In work that may lead to better understanding of genetic diseases, researchers at the Broad Institute of MIT and Harvard show that bakers yeast was created hundreds of millions of years ago when its ancestor temporarily became a kind of super-organism with twice the usual number of chromosomes and an increased potential to evolve.
The study is by postdoctoral fellow and lead author Manolis Kellis of the Broad (rhymes with "code") Institute; Eric S. Lander, Broad director; and Bruce W. Birren, co-director of the Broads sequencing and analysis program. It will be published online by Nature on March 7.
Scientists have postulated that in a handful of instances in evolutionary history, cells may have replicated their entire genomes in events called whole genome duplication, but no definitive proof existed. The Broad Institute work shows conclusively for the first time that the well-studied organism bakers yeast originated through this little-understood phenomenon, resolving a long-standing controversy on the ancestry of the yeast genome.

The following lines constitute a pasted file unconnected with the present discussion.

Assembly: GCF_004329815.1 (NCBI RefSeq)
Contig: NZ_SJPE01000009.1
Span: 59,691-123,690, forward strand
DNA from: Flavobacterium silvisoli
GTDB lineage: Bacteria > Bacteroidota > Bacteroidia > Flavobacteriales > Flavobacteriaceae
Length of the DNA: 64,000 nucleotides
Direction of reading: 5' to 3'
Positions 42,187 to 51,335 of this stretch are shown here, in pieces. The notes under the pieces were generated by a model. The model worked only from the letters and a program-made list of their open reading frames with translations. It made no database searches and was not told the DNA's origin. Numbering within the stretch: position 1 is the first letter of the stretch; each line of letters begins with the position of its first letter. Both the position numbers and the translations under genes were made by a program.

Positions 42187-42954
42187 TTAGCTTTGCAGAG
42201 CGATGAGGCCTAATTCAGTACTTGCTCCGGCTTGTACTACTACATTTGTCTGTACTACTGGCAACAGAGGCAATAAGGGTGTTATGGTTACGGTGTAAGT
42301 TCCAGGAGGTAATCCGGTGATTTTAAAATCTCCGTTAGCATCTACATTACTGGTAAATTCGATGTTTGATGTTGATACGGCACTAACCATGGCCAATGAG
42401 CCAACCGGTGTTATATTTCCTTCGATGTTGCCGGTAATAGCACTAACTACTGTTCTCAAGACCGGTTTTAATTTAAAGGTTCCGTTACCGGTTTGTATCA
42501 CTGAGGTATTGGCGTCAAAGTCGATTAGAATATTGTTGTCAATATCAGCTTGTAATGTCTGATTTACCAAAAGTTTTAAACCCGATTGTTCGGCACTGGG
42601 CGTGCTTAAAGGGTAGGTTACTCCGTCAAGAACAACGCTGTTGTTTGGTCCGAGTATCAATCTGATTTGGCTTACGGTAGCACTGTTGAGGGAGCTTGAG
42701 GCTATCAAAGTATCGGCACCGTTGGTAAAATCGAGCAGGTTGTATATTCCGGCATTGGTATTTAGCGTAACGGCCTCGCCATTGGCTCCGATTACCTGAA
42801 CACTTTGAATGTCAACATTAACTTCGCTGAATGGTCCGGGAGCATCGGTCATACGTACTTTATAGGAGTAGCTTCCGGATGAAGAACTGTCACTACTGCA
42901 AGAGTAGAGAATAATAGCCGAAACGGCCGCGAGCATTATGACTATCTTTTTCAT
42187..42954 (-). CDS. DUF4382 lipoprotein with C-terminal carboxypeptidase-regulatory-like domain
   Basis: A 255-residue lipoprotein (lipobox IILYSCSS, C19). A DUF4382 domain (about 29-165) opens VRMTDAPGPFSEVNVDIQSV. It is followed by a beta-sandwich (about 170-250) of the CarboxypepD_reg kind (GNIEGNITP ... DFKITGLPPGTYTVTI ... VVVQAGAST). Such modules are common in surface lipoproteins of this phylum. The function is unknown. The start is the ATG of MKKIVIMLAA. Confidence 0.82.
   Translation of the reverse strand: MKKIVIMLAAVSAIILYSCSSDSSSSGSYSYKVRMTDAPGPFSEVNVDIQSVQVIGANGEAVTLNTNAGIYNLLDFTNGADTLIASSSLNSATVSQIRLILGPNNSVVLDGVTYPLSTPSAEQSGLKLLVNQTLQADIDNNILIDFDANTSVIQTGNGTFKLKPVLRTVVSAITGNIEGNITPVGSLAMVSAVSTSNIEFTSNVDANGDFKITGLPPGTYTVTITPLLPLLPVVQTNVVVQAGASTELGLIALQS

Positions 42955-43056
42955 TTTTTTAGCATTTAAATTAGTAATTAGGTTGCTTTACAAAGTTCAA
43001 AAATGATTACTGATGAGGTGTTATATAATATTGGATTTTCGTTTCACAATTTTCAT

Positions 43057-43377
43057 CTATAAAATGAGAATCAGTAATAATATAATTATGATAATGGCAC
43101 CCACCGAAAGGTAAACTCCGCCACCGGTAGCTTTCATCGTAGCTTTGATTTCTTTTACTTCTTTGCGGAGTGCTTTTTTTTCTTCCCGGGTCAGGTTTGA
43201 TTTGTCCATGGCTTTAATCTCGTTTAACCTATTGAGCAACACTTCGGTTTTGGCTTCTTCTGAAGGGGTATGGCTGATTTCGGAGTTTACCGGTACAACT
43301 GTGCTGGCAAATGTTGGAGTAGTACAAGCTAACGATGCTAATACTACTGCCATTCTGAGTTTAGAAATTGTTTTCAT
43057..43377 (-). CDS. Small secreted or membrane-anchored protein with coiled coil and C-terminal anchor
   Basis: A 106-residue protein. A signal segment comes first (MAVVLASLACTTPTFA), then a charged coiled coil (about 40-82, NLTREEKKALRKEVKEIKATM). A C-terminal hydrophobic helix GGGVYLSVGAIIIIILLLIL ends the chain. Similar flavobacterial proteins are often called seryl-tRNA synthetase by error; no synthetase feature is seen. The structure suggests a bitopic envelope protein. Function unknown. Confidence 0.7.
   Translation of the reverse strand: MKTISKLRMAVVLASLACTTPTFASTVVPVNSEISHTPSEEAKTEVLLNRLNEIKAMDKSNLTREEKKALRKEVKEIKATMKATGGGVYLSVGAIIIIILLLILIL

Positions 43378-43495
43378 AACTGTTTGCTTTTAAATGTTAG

Scott Turner | EurekAlert!
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Researchers from the University of Hamburg in Germany, in collaboration with colleagues from the University of Aarhus in Denmark, have synthesized a new superconducting material by growing a few layers of an antiferromagnetic transition-metal chalcogenide on a bismuth-based topological insulator, both being non-superconducting materials.
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